• Bilge Alarm - Build Your Own Bilge High Water Alarm

    Wouldn't it be nice to be warned if your boat was taking on a dangerous amount of water? While many newer boats have bilge high water alarms installed, chances are if your boat is more than 10 yrs old you are missing this critical safety component. The only warning you may have of excess water in your bilge is the fact that your bilge pump is running continuously. But if your engines are running can you hear your bilge pumps?

    There are several commercial bilge alarms available but if you would like to build your own, this article will explain how. The total cost will range from approximately $30.00 to $50.00 depending on how complext you want to make the system

    Components you will need:
    - bilge pump float switch
    - piece of aluminum stock 3 inches wide x 1/4 inches thick, lenght appx 24 inches
    - 10 or 12 gauge wire
    - rivets or stainless steel bolts
    - piezo buzzer (radio shack)
    - red warning light (auto parts store)

    The basic idea is to make a bracket to mount the bilge pump float switch to that will extend to the desired depth into the bilge. When the water raises the float switch it will complete the circuit and trigger the piezo alarm and illuminate the red warning light. The piezo alarm can be mounted behind the instrument panel, while the red warning light should be mounted in the instrument panel. That way even if the engines are running you should be able to hear the alarm or see the warning light.

    The toughest part of this project is setting the appropriate height of the float switch. On most boats the bilge area is a confined area and a few gallons of water will raise the level in the bilge quite rapidly, but as the water begins to flow from the bilge into other areas of the boat the rate at which the depth of the water rises decreases rapidly. The water is filling up a larger area so it doesn't rise as rapidly, but you are quickly gaining weight. You want your alarm to sound off before this process begins.

    Personally I have a two stage bilge pump setup. I have a low discharge capacity bilge pump in the bottom of my bilge for normal use. I have a high capacity bilge pump mounted appx 1 inch above the bottom of the bilge to start pumping if the smaller bilge pump cannot handle the job. I have an amber caution light mounted on my instrument panel that illuminates to alert me that this pump is running. That way I can determine the source of the problem before it gets out of hand.

    My bilge high water alarm float is mounted to sit appx 1 1/2 inches from the bottom of my bilge, this level is just prior to the point where my bilge water starts spilling over into the remainder of the boat. To determine this takes some trial and error, each boat will be different. I actually took a water hose and began filling my bilge with water until it started spilling out of the bilge. I then inserted my bilge high water alarm float into the bilge and when it triggered the alarm I marked the bracket and mounting location 1/2 inch lower than this point. I wanted it to warn me prior to this condition developing. (I know most people won't intentionally fill their bilge with water but it is an eye opening experiment to see the bottom of your boat filling up with hundreds of gallons of water while the water level doesn't rise hardly any at all).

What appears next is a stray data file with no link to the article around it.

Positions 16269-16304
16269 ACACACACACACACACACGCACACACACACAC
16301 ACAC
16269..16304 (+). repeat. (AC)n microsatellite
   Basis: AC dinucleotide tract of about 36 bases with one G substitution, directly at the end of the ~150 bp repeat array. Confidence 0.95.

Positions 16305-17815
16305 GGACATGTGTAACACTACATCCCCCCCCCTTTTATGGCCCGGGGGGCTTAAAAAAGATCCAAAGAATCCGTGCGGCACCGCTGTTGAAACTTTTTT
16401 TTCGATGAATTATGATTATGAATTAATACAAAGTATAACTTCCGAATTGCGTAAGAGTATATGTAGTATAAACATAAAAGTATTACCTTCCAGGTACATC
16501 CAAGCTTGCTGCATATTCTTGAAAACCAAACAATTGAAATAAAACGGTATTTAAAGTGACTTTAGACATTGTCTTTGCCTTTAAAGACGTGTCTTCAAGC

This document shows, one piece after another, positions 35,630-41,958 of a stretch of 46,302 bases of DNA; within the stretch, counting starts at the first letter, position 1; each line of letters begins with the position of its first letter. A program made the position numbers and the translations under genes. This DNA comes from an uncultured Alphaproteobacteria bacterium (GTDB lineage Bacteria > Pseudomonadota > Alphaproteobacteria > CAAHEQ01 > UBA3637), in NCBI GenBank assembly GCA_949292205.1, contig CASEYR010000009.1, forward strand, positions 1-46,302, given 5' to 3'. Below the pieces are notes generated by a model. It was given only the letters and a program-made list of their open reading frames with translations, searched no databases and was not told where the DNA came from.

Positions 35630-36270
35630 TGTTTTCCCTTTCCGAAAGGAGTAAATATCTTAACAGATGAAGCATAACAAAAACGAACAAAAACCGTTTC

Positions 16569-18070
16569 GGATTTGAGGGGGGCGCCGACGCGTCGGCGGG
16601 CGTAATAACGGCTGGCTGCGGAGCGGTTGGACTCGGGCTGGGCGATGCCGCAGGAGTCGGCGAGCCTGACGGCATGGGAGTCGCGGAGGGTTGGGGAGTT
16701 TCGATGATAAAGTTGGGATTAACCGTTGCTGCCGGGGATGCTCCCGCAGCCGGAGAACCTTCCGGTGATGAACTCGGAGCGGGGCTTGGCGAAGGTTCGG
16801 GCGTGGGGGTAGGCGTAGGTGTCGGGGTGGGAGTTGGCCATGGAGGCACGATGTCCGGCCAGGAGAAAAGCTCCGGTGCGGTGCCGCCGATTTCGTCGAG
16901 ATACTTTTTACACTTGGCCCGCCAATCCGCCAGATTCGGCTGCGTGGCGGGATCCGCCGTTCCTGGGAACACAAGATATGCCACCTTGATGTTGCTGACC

Attachment 174

    The picture above shows my bilge alarm. It is mounted to a piece of aluminum stock and fits into the hole just behind it.

    Attachment 175

    This is a simple wiring schematic showing the wiring for the float switch, warning light and buzzer. It is important to wire the warning light and buzzer in parallel and not is series. If wired in series, failure of the warning light would also render the buzzer inoperative. See the diagram below.

    Attachment 176

     

    Comments 22 Comments
    1. kw210's Avatar
      kw210 -
      Great idea,simple and easy.
    1. TimG's Avatar
      TimG -
      thank you, it works really well!
    1. Cap'n Ray's Avatar
      Cap'n Ray -
      Very similar to the one I put together for the old Bayliner and plan for the Carver... It'll wake me up if something goes wrong during the night too!
    1. TimG's Avatar
      TimG -
      yeah Cap'n the only thing I have to figure out is how to temporarily disable it. When I installed it I actually poured water into the bilge to determine at what level I wanted it to go off. The only problem is when we are asleep in the v-berth the forward weight causes it to trigger much sooner and here I am pulling hatches with this thing screaming in my ear. It will certainly get your attention.
    1. Cap'n Ray's Avatar
      Cap'n Ray -
      I'd put a DPST toggle switch on the ground side of the piezzo so when you silence the piezzo you also apply ground to the light so you can't forget to turn your 'silence' switch off.
    1. TimG's Avatar
      TimG -
      That sounds like the way I will go and would definitely help. In the meantime I know they make switches with timers or something of the sort that I could silence and after a period of time later it would arm again. However I haven't found anything that would work yet and of course the price would probably be prohibitive for something like that.
    1. Cap'n Ray's Avatar
      Cap'n Ray -
      Check Fry's electronics website, search for a timed relay. Might be able to get something under 10bucks. Your not workin with huge current or voltage, and the precision of the time is pretty non-critical so you may be alot less expensive than you are thinking! If I get a chance I'll take a look too.